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Q. Who is Mr. Smarty Plants?

A: There are those who suspect Wildflower Center volunteers are the culpable and capable culprits. Yet, others think staff members play some, albeit small, role. You can torture us with your plant questions, but we will never reveal the Green Guru's secret identity.

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Ask Mr. Smarty Plants

Ask Mr. Smarty Plants is a free service provided by the staff and volunteers at the Lady Bird Johnson Wildflower Center.

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Please forgive us, but Mr. Smarty Plants has been overwhelmed by a flood of mail and must take a break for awhile to catch up. We hope to be accepting new questions again soon. Thank you!

Need help with plant identification, visit the plant identification page.

 
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Thursday - April 23, 2015

From: Austin, TX
Region: Southwest
Topic: Invasive Plants, Non-Natives, Trees
Title: Looking for non-native Chinese Pistache tree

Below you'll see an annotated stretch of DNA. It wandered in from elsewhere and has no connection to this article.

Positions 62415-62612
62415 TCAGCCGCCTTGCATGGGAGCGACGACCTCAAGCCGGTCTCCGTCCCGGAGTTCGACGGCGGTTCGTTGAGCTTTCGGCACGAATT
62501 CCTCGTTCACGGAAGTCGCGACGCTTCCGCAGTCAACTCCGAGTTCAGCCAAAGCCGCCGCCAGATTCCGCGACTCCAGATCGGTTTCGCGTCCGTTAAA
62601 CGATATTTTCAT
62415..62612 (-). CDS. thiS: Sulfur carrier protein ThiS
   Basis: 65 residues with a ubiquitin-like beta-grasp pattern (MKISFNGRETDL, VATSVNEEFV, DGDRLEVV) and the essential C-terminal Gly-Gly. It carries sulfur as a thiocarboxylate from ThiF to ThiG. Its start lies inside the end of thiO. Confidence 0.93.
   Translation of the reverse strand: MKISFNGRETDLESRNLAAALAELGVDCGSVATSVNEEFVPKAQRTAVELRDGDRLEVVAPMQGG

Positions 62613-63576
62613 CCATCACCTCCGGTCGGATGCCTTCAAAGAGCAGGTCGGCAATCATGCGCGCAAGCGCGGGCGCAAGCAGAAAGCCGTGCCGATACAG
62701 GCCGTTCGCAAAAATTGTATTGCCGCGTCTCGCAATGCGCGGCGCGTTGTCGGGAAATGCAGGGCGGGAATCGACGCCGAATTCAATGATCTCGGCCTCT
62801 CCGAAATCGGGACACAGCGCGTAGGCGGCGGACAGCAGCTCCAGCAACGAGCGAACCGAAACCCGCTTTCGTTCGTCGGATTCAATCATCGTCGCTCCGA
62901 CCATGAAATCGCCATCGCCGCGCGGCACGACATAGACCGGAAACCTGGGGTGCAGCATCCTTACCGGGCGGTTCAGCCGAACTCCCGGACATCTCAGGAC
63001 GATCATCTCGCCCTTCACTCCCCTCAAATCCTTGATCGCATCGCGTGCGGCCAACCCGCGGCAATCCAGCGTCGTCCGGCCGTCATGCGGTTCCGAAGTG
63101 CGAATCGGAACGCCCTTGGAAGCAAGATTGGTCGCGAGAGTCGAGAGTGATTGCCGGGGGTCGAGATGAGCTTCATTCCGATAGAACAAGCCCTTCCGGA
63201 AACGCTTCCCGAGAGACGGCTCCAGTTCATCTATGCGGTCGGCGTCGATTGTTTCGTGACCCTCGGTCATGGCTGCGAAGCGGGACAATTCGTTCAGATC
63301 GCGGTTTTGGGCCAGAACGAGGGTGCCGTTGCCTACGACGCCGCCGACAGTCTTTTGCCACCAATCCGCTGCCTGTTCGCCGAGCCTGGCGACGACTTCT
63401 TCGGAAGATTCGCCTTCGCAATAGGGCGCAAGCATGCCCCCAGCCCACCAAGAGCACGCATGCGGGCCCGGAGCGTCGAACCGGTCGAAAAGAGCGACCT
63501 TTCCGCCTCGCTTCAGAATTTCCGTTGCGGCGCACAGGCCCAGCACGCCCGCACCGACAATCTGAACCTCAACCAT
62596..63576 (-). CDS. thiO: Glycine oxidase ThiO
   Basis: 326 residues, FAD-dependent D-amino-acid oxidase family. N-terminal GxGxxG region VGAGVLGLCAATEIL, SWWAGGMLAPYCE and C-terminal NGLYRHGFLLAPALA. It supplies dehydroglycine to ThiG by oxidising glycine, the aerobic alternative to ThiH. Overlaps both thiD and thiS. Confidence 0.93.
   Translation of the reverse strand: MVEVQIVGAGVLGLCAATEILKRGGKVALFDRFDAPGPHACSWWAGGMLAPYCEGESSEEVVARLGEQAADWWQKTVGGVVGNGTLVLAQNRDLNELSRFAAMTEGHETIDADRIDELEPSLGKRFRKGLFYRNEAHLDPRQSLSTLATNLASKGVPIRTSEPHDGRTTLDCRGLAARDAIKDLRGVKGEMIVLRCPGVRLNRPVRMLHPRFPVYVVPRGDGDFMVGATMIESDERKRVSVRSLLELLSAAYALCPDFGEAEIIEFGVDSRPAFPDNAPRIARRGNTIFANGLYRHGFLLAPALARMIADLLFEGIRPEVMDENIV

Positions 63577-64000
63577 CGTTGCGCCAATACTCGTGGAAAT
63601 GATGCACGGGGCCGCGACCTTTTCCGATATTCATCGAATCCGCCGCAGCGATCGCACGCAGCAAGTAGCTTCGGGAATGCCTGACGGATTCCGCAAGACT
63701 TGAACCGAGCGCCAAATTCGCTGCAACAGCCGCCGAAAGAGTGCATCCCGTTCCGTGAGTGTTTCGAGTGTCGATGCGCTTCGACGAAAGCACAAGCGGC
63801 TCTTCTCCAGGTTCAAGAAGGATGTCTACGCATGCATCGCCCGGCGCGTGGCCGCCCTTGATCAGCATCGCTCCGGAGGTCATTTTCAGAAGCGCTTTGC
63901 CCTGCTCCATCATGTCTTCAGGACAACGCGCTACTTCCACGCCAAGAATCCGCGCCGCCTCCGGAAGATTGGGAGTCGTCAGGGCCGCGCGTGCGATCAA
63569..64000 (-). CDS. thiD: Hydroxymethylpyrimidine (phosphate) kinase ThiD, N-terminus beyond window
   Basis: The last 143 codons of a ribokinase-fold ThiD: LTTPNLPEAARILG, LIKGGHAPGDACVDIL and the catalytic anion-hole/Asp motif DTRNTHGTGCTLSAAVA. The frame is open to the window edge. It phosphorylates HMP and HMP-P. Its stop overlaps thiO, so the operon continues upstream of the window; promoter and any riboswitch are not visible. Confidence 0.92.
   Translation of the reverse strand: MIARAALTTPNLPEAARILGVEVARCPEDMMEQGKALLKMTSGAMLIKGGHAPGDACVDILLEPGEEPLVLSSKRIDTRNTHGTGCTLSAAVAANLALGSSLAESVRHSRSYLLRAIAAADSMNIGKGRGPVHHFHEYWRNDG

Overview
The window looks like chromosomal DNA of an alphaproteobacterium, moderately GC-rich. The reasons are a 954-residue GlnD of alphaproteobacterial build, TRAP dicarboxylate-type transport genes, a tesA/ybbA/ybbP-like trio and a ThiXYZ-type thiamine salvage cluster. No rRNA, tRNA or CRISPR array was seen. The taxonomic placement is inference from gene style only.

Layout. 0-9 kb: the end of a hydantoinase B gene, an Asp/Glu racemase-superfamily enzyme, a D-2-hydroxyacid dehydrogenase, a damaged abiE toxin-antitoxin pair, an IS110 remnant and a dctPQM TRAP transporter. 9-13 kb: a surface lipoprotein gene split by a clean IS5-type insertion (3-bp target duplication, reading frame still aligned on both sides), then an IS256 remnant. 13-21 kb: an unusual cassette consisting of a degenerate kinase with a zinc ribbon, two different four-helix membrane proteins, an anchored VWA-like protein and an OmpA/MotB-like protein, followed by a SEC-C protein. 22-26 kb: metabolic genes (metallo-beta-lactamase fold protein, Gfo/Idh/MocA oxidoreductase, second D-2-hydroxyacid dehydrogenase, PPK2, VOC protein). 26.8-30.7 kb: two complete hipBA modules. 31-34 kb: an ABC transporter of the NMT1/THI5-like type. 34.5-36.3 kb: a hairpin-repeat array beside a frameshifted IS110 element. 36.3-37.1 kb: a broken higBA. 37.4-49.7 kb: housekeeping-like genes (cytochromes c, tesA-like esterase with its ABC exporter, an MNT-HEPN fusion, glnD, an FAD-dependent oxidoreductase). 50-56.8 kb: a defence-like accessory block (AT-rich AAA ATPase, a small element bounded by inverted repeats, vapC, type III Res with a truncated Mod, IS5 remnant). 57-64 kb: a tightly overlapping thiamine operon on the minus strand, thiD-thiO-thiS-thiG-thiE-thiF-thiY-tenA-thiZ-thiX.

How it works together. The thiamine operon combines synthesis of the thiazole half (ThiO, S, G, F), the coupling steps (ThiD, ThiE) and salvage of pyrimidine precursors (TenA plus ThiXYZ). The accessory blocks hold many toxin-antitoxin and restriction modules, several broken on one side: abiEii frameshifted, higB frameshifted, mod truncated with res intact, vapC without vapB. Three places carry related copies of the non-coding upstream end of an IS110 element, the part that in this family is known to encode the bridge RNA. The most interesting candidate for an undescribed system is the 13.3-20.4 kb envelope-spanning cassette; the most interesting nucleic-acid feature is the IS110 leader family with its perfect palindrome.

Answered by: Nan Hampton

QUESTION:

Where in the Austin area would be a good place to find a nice sized Chinese Pistache to plant in my yard?

ANSWER:

Our mission at the Lady Bird Johnson Wildflower Center is to increase the sustainable use and conservation of native wildflowers, plants and landscapes.

Pistacia chinensis (Chinese pistache), as its name suggests, is a native of China and East Asia and has been introduced into North America.  It is also considered an invasive species so we would not recommend planting it at all.  We would recommend several alternative native species to plant that create beautiful fall colors:

Rhus lanceolata (Prairie flameleaf sumac)

Acer grandidentatum (Bigtooth maple)

Quercus shumardii (Shumard oak)

Quercus texana (Nuttall oak)

You can check our National Suppliers Directory for nurseries in your area that specialize in native plants.

 

 

From the Image Gallery


Prairie flameleaf sumac
Rhus lanceolata

Bigtooth maple
Acer grandidentatum

Shumard oak
Quercus shumardii

Texas red oak
Quercus buckleyi

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